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Human Capital, Local Labor Markets and Regional Interaction

  • Laurence Rioux

    (INSEE)

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    This paper investigates the impact of regional integration on the incentives for local governments to finance general human capital in a context of oligopsonistic labor markets, where firm's specific skills are obtained through specific training. General human capital increases both a worker's productivity (productivity effect) and its ability to learn new firm's specific skills (flexibility effect). For symmetric regions, integration leads to a ''race to the top'' or to a '' race to the bottom'' in local public educational policies depending on whether the productivit effect dominates or not the flexibility effect. The paper discusses also the effects of integration on regional wages, intra-regional wage inequalities and integration between regions different in size or productivity.

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    File URL: http://fmwww.bc.edu/RePEc/es2000/1740.pdf
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    Paper provided by Econometric Society in its series Econometric Society World Congress 2000 Contributed Papers with number 1740.

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    Date of creation: 01 Aug 2000
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    Handle: RePEc:ecm:wc2000:1740
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    1. Wilson, John Douglas, 1991. "Tax competition with interregional differences in factor endowments," Regional Science and Urban Economics, Elsevier, vol. 21(3), pages 423-451, November.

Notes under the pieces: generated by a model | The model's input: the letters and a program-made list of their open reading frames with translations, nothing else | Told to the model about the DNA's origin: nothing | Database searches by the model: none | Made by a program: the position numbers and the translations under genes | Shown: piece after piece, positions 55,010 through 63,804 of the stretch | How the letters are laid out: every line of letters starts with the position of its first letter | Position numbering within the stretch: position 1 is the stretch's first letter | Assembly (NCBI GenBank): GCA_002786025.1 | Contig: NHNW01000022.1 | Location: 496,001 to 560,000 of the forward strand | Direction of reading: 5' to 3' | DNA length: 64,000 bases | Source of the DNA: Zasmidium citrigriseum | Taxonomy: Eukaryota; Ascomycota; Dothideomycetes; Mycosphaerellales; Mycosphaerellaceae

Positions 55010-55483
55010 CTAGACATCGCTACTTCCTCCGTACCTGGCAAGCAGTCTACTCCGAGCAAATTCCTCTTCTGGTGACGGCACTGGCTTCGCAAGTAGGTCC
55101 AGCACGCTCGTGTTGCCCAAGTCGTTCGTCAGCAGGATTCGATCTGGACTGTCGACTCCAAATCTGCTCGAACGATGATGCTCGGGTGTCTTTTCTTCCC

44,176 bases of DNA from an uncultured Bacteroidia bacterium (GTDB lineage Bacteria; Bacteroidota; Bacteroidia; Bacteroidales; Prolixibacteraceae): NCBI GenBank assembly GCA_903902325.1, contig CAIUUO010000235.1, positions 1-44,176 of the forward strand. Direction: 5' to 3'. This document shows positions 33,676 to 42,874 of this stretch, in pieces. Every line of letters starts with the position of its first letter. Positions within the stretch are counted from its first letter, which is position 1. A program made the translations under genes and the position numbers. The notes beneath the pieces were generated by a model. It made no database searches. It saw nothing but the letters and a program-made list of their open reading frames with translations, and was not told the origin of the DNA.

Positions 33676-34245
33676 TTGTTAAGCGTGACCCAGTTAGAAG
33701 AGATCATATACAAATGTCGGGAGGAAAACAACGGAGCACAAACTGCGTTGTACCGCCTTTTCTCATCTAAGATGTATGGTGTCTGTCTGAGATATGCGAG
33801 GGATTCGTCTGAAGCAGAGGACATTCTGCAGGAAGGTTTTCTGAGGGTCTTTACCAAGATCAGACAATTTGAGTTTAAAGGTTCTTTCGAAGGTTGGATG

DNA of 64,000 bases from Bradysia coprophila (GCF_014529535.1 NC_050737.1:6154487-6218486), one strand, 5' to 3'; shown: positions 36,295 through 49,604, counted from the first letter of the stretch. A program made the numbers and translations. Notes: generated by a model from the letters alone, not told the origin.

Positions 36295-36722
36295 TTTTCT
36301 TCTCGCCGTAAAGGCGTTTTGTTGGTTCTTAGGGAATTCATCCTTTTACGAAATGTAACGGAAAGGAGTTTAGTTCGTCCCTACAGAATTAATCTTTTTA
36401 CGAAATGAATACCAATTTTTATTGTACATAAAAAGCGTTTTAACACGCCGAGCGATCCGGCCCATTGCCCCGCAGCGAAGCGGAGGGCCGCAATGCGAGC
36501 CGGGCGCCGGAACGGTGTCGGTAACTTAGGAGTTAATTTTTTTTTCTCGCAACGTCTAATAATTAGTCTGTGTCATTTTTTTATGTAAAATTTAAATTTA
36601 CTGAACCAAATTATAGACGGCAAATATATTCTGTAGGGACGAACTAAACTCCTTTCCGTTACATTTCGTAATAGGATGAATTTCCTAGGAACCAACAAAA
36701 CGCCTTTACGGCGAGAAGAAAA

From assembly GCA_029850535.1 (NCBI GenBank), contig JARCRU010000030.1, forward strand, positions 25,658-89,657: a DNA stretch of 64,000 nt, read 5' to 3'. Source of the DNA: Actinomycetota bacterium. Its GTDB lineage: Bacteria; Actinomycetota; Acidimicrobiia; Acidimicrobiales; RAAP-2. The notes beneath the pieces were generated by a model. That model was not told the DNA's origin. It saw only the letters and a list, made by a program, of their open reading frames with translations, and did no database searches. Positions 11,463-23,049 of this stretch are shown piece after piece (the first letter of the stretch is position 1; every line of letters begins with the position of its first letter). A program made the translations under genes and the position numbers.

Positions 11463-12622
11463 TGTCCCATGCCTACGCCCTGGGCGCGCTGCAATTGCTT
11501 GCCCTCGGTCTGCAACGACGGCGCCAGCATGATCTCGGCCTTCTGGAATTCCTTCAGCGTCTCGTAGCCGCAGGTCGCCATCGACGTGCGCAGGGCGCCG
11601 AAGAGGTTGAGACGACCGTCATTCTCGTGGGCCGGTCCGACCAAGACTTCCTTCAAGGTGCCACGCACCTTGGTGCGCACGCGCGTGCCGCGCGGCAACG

2. Kim, Sunwoong, 1989. "Labor Specialization and the Extent of the Market," Journal of Political Economy, University of Chicago Press, vol. 97(3), pages 692-705, June.
    3. Wilson, John D., 1986. "A theory of interregional tax competition," Journal of Urban Economics, Elsevier, vol. 19(3), pages 296-315, May.
    4. Bucovetsky, S., 1991. "Asymmetric tax competition," Journal of Urban Economics, Elsevier, vol. 30(2), pages 167-181, September.
    5. Jellal, Mohamed & Thisse, Jacques-François & Zenou, Yves, 2005. "Demand uncertainty mismatch and (un)employment," MPRA Paper 38437, University Library of Munich, Germany.
    6. John Kennan & Raymond Riezman, 2013. "Do Big Countries Win Tariff Wars?," World Scientific Book Chapters, in: International Trade Agreements and Political Economy, chapter 4, pages 45-51 World Scientific Publishing Co. Pte. Ltd..
    7. Kremer, Michael, 1993. "The O-Ring Theory of Economic Development," The Quarterly Journal of Economics, MIT Press, vol. 108(3), pages 551-75, August.
    8. Jong-Il Kim & Lawrence J. Lau, 1996. "The sources of Asian Pacific economic growth," Canadian Journal of Economics, Canadian Economics Association, vol. 29(s1), pages 448-54, April.
    9. Wildasin, David E., 1988. "Nash equilibria in models of fiscal competition," Journal of Public Economics, Elsevier, vol. 35(2), pages 229-240, March.
    10. Yves Zenou & Jacques-François Thisse, 1995. "Appariement et concurrence spatiale sur le marché du travail," Revue Économique, Programme National Persée, vol. 46(3), pages 615-624.
    11. Steven C. Salop, 1979. "Monopolistic Competition with Outside Goods," Bell Journal of Economics, The RAND Corporation, vol. 10(1), pages 141-156, Spring.
    12. Wildasin, David E., 1989. "Interjurisdictional capital mobility: Fiscal externality and a corrective subsidy," Journal of Urban Economics, Elsevier, vol. 25(2), pages 193-212, March.
    13. Jovanovic, Boyan, 1979. "Job Matching and the Theory of Turnover," Journal of Political Economy, University of Chicago Press, vol. 87(5), pages 972-90, October.
    14. Stevens, Margaret, 1994. "A Theoretical Model of On-the-Job Training with Imperfect Competition," Oxford Economic Papers, Oxford University Press, vol. 46(4), pages 537-62, October.
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